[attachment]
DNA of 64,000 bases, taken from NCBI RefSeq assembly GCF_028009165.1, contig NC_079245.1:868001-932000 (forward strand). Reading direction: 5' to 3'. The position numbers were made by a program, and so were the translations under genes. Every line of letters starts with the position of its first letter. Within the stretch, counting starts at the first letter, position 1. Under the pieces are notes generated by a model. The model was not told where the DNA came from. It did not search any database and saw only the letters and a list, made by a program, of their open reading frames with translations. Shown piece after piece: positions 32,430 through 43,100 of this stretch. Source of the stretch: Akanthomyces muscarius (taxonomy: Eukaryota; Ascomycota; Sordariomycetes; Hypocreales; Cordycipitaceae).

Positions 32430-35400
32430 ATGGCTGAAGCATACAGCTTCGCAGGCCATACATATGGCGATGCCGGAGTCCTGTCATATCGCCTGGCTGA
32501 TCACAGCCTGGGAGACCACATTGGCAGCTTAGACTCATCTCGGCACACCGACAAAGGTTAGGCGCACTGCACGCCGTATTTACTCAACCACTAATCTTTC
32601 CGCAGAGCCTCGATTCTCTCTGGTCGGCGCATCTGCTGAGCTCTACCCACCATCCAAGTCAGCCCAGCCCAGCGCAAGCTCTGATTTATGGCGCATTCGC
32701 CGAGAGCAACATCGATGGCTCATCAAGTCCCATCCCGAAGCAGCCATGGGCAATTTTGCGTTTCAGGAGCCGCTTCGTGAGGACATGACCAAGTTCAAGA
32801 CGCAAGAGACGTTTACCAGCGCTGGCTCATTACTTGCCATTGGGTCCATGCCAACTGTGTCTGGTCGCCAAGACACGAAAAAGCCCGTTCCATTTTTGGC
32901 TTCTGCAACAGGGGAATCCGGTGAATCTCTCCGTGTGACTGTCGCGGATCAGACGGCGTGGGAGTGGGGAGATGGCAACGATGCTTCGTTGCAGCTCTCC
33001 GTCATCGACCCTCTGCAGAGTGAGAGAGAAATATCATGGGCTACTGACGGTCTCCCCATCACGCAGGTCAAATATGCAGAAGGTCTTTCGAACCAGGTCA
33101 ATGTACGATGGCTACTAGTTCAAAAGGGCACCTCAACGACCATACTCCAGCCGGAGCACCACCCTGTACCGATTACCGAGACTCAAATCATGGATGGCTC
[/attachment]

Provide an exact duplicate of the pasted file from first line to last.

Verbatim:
DNA of 64,000 bases, taken from NCBI RefSeq assembly GCF_028009165.1, contig NC_079245.1:868001-932000 (forward strand). Reading direction: 5' to 3'. The position numbers were made by a program, and so were the translations under genes. Every line of letters starts with the position of its first letter. Within the stretch, counting starts at the first letter, position 1. Under the pieces are notes generated by a model. The model was not told where the DNA came from. It did not search any database and saw only the letters and a list, made by a program, of their open reading frames with translations. Shown piece after piece: positions 32,430 through 43,100 of this stretch. Source of the stretch: Akanthomyces muscarius (taxonomy: Eukaryota; Ascomycota; Sordariomycetes; Hypocreales; Cordycipitaceae).

Positions 32430-35400
32430 ATGGCTGAAGCATACAGCTTCGCAGGCCATACATATGGCGATGCCGGAGTCCTGTCATATCGCCTGGCTGA
32501 TCACAGCCTGGGAGACCACATTGGCAGCTTAGACTCATCTCGGCACACCGACAAAGGTTAGGCGCACTGCACGCCGTATTTACTCAACCACTAATCTTTC
32601 CGCAGAGCCTCGATTCTCTCTGGTCGGCGCATCTGCTGAGCTCTACCCACCATCCAAGTCAGCCCAGCCCAGCGCAAGCTCTGATTTATGGCGCATTCGC
32701 CGAGAGCAACATCGATGGCTCATCAAGTCCCATCCCGAAGCAGCCATGGGCAATTTTGCGTTTCAGGAGCCGCTTCGTGAGGACATGACCAAGTTCAAGA
32801 CGCAAGAGACGTTTACCAGCGCTGGCTCATTACTTGCCATTGGGTCCATGCCAACTGTGTCTGGTCGCCAAGACACGAAAAAGCCCGTTCCATTTTTGGC
32901 TTCTGCAACAGGGGAATCCGGTGAATCTCTCCGTGTGACTGTCGCGGATCAGACGGCGTGGGAGTGGGGAGATGGCAACGATGCTTCGTTGCAGCTCTCC
33001 GTCATCGACCCTCTGCAGAGTGAGAGAGAAATATCATGGGCTACTGACGGTCTCCCCATCACGCAGGTCAAATATGCAGAAGGTCTTTCGAACCAGGTCA
33101 ATGTACGATGGCTACTAGTTCAAAAGGGCACCTCAACGACCATACTCCAGCCGGAGCACCACCCTGTACCGATTACCGAGACTCAAATCATGGATGGCTC